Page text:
This paragraph strikes me as about seven kinds of bullshit:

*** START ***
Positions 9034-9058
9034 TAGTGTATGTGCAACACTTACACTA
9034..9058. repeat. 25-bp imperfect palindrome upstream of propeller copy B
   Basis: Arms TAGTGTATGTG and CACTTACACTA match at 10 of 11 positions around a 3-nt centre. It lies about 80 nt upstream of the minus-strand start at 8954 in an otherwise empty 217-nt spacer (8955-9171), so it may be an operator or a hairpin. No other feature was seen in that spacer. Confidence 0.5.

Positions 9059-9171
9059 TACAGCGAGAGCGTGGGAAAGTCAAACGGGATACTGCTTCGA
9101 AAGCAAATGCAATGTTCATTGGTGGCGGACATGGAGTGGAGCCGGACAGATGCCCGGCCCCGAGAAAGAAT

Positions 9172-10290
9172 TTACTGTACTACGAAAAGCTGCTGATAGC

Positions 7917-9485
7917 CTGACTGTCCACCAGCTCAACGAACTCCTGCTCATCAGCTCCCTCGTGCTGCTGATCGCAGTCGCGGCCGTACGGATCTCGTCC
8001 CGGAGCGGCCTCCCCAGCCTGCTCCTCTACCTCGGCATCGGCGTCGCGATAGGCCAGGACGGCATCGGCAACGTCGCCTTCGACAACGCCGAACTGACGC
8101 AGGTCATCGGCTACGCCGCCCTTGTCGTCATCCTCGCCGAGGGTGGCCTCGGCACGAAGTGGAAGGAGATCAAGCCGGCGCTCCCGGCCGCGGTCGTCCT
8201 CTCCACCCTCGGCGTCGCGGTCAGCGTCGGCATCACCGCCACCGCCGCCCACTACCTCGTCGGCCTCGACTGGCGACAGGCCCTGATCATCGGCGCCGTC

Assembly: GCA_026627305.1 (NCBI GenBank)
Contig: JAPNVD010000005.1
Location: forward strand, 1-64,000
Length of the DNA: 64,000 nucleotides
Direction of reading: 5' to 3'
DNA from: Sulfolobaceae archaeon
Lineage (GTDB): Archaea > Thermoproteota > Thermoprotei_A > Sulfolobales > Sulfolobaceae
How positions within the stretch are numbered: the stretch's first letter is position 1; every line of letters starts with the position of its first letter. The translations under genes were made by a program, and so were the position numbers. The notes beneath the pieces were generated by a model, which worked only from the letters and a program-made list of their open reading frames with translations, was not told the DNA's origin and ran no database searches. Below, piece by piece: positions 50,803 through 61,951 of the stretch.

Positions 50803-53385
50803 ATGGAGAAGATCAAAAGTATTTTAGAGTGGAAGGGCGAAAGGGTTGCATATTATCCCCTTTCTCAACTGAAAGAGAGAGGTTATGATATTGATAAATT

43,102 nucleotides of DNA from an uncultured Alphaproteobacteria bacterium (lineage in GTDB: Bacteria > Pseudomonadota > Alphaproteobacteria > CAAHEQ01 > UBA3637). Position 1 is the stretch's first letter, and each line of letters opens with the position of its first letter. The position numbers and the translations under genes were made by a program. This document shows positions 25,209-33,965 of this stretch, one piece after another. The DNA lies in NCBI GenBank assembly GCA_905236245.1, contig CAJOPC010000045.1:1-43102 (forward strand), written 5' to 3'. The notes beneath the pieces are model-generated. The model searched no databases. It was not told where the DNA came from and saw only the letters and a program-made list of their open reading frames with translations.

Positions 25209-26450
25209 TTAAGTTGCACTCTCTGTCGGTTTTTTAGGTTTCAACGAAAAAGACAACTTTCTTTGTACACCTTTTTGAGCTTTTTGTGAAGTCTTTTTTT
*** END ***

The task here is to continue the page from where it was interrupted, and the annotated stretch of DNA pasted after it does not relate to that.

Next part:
Many Sunnis, for their part, are less inclined to see the soldiers as occupiers now that it is clear that American troop reductions are all but inevitable, and they are more concerned with strengthening their ability to fend off threats from Sunni jihadists and Shiite militias. In a surprising twist, the jihadists--the Americans’ most ardent foes--made the new strategy possible. Al Qaeda in Mesopotamia, a predominantly Iraqi organization with a small but significant foreign component, severely overplayed its hand, spawning resentment by many residents and other insurgent groups.Many is a favorite weasel word of a journalist who wants to imply a majority or a plurality without actually identifying any such statistically meaningful thing. Then there's the "all but inevitable" troop reductions--an assurance repeated but never realized since 2004. Then there's the idea that these perceptual reductions negate the perception of American forces as occupiers. Even were it true that substantial reductions are in the offing--a doubtful proposition--fewer occupying troops are still engaged in occupation. There is the idea that "Sunni jihadists" are a category entirely discrete from "many Sunnis." There is the "small but significant foreign component"--a series of empty signifiers if I ever saw one. How small? Significant by what measure? And, of course, there is the perpetual irony of the foreign occupying power identifying the presence of foreigners in the insurgency as a matter of special gravity.